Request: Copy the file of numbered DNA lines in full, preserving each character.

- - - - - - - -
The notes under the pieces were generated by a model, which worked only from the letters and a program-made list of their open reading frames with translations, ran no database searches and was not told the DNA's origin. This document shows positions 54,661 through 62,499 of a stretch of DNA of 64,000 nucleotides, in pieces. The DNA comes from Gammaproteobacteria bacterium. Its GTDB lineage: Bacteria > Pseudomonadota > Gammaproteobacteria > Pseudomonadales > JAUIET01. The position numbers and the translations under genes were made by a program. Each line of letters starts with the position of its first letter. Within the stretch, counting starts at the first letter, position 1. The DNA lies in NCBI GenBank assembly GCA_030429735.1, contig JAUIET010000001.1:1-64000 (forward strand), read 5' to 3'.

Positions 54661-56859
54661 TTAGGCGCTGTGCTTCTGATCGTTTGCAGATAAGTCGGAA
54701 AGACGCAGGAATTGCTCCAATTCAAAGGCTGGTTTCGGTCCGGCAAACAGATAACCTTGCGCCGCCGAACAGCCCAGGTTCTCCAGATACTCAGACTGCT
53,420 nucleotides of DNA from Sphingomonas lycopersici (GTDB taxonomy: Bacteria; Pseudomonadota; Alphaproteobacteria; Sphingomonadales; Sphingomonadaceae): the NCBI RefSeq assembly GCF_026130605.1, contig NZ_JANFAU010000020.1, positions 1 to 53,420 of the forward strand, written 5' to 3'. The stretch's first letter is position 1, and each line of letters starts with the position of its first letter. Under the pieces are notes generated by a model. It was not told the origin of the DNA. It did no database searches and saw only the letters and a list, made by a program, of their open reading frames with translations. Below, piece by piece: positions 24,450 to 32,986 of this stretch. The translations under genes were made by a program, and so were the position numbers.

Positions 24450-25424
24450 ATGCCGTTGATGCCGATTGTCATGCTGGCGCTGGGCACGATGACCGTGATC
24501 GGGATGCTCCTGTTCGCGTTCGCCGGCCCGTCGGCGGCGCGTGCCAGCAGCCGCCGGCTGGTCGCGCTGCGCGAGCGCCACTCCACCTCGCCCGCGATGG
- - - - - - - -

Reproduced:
The notes under the pieces were generated by a model, which worked only from the letters and a program-made list of their open reading frames with translations, ran no database searches and was not told the DNA's origin. This document shows positions 54,661 through 62,499 of a stretch of DNA of 64,000 nucleotides, in pieces. The DNA comes from Gammaproteobacteria bacterium. Its GTDB lineage: Bacteria > Pseudomonadota > Gammaproteobacteria > Pseudomonadales > JAUIET01. The position numbers and the translations under genes were made by a program. Each line of letters starts with the position of its first letter. Within the stretch, counting starts at the first letter, position 1. The DNA lies in NCBI GenBank assembly GCA_030429735.1, contig JAUIET010000001.1:1-64000 (forward strand), read 5' to 3'.

Positions 54661-56859
54661 TTAGGCGCTGTGCTTCTGATCGTTTGCAGATAAGTCGGAA
54701 AGACGCAGGAATTGCTCCAATTCAAAGGCTGGTTTCGGTCCGGCAAACAGATAACCTTGCGCCGCCGAACAGCCCAGGTTCTCCAGATACTCAGACTGCT
53,420 nucleotides of DNA from Sphingomonas lycopersici (GTDB taxonomy: Bacteria; Pseudomonadota; Alphaproteobacteria; Sphingomonadales; Sphingomonadaceae): the NCBI RefSeq assembly GCF_026130605.1, contig NZ_JANFAU010000020.1, positions 1 to 53,420 of the forward strand, written 5' to 3'. The stretch's first letter is position 1, and each line of letters starts with the position of its first letter. Under the pieces are notes generated by a model. It was not told the origin of the DNA. It did no database searches and saw only the letters and a list, made by a program, of their open reading frames with translations. Below, piece by piece: positions 24,450 to 32,986 of this stretch. The translations under genes were made by a program, and so were the position numbers.

Positions 24450-25424
24450 ATGCCGTTGATGCCGATTGTCATGCTGGCGCTGGGCACGATGACCGTGATC
24501 GGGATGCTCCTGTTCGCGTTCGCCGGCCCGTCGGCGGCGCGTGCCAGCAGCCGCCGGCTGGTCGCGCTGCGCGAGCGCCACTCCACCTCGCCCGCGATGG